On Tuesday morning, August 13, 2019 (12 Zulhijjah 1440 H), students of DaQu Kalibata City came to school to witness the sacrifice of goats (Iedul Qurban) by the school staffs. As many as sixteen goats and two cows have been slaughtered, and the meat has been fairly distributed among the needy in the Kalibata surroundings and also for the school staffs. This was the first ever Iedul Qurban Commemoration and the Sacrifice of goats held by the big family of Daarul Quran Kalibata City.
Historically, at the end of the Hajj (annual pilgrimage to Makkah), Muslims throughout the world celebrate the holiday of Eid al-Adha (Festival of Sacrifice).
During the Hajj, Muslims remember and commemorate the trials and triumphs of the Prophet Ibrahim Alaihissalam. The Qur’an describes Ibrahim AS. as follows:
“Surely Ibrahim was an example, obedient to Allah, by nature upright, and he was not of the polytheists. He was grateful for Our bounties. We chose him and guided him unto a right path. We gave him good in this world, and in the next life he will most surely be among the righteous.” (Qur’an 16:120-121)
One of Ibrahim’s main trials was to face the command of Allah to slaughter his one and only son. Upon hearing this command, he prepared to submit to Allah’s will. When he was all prepared to do it, Allah revealed to him that his “sacrifice” had already been fulfilled. He had shown that his love for his Lord superseded all others, that he would lay down his own life or the lives of those dear to him in order to submit to Allah.
During the celebration of Eid al-Adha, Muslims commemorate and remember Ibrahim’s trials, by themselves slaughtering an animal such as a sheep, goat, cow, or buffalo. This action is very often misunderstood by those outside the faith.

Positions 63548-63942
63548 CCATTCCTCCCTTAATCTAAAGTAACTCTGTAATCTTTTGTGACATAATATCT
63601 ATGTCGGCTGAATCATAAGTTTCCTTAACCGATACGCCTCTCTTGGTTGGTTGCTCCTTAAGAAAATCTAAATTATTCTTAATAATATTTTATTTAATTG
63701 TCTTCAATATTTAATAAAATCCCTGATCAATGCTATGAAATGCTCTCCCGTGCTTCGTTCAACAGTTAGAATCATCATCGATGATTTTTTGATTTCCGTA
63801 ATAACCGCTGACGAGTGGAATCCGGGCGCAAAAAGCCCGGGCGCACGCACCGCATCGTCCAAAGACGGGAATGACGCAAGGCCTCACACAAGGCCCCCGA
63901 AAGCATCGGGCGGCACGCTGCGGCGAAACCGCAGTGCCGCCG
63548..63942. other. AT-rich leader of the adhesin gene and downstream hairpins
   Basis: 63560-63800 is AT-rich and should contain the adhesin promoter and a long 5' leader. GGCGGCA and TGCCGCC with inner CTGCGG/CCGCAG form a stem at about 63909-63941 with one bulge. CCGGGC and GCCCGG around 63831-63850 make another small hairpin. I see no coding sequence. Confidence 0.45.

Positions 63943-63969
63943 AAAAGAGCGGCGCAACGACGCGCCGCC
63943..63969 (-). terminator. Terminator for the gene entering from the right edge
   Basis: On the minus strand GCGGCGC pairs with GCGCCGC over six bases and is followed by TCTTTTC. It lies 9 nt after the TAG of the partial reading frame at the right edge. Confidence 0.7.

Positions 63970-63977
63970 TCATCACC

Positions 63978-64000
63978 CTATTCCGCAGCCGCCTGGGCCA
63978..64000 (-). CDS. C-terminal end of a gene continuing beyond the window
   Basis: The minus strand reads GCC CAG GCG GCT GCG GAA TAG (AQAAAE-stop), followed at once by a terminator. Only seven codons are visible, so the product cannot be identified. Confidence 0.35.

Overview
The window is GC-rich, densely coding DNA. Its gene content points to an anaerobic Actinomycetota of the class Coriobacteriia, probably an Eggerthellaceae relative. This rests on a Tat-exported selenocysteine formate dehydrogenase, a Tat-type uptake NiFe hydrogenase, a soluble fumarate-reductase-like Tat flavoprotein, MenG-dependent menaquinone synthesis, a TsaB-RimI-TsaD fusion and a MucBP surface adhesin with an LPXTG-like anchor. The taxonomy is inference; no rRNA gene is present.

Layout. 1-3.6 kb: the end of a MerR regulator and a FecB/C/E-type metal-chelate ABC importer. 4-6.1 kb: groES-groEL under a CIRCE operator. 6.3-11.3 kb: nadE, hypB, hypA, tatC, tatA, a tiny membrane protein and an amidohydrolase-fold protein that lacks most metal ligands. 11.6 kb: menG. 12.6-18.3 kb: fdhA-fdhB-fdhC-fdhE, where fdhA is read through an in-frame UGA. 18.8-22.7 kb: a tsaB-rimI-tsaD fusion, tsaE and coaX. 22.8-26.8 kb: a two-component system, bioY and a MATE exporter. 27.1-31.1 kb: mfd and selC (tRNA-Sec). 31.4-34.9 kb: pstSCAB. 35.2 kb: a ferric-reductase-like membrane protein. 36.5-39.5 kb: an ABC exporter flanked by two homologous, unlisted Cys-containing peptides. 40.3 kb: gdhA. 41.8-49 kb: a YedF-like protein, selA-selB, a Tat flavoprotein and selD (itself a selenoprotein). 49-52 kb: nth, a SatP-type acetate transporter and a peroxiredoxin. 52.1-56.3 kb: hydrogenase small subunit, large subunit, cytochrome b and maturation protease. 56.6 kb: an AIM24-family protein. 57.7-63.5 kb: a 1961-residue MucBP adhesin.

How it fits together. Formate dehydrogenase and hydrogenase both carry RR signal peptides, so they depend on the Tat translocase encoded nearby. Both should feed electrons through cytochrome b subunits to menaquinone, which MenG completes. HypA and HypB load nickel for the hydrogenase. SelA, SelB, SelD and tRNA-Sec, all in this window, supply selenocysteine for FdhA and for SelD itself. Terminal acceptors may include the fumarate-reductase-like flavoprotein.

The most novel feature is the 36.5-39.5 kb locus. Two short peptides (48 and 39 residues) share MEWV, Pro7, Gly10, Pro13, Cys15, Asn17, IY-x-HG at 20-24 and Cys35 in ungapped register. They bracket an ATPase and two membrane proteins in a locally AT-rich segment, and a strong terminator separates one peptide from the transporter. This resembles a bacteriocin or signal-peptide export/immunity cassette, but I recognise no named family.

According to Mr. Fatkhurohman, S.Pd.I, the Principal of Daarul Quran Kalibata City Primary School, the qurban event has to be held at school for the purpose of enabling children to understand the significance of this annual event.
Allah has given us power over animals and allowed us to eat meat, but only if we pronounce His name at the solemn act of taking life. Muslims slaughter animals in the same way throughout the year. By saying the name of Allah at the time of slaughter, we are reminded that life is sacred.
According to the Head of Primary School Department, Mr. Abdul Wahid Basyir, SH.I, he said that the meat from the sacrifice of Eid al-Adha is mostly given away to others, mostly the poor people. One-third is eaten by immediate family and relatives, in this case were the school staffs. One-third is given away to friends, and one-third is donated to the poor. The act symbolizes our willingness to give up things that are of benefit to us or close to our hearts, in order to follow Allah’s commands. It also symbolizes our willingness to give up some of our own bounties, in order to strengthen ties of friendship and help those who are in need. We recognize that all blessings come from Allah, and we should open our hearts and share with others.
On the first morning of Eid al-Adha, Muslims around the world attend morning prayers at their local mosques and open fields. Prayers are followed by visits with family and friends, and the exchange of greetings. At some point, members of the family will visit a local
mosque the slaughter of an animal. The meat is distributed during the days of the holiday or shortly thereafter to the poor and the needy.
Muslims honor and respect the Prophet Ibrahim AS. The Quran describes him as “a man of truth, a prophet” (Quran 19:41). Many aspects of Islamic worship, including pilgrimage and prayer, recognize and honor the importance of the life and teachings of Prophet Ibrahim AS. (dm-kalcit).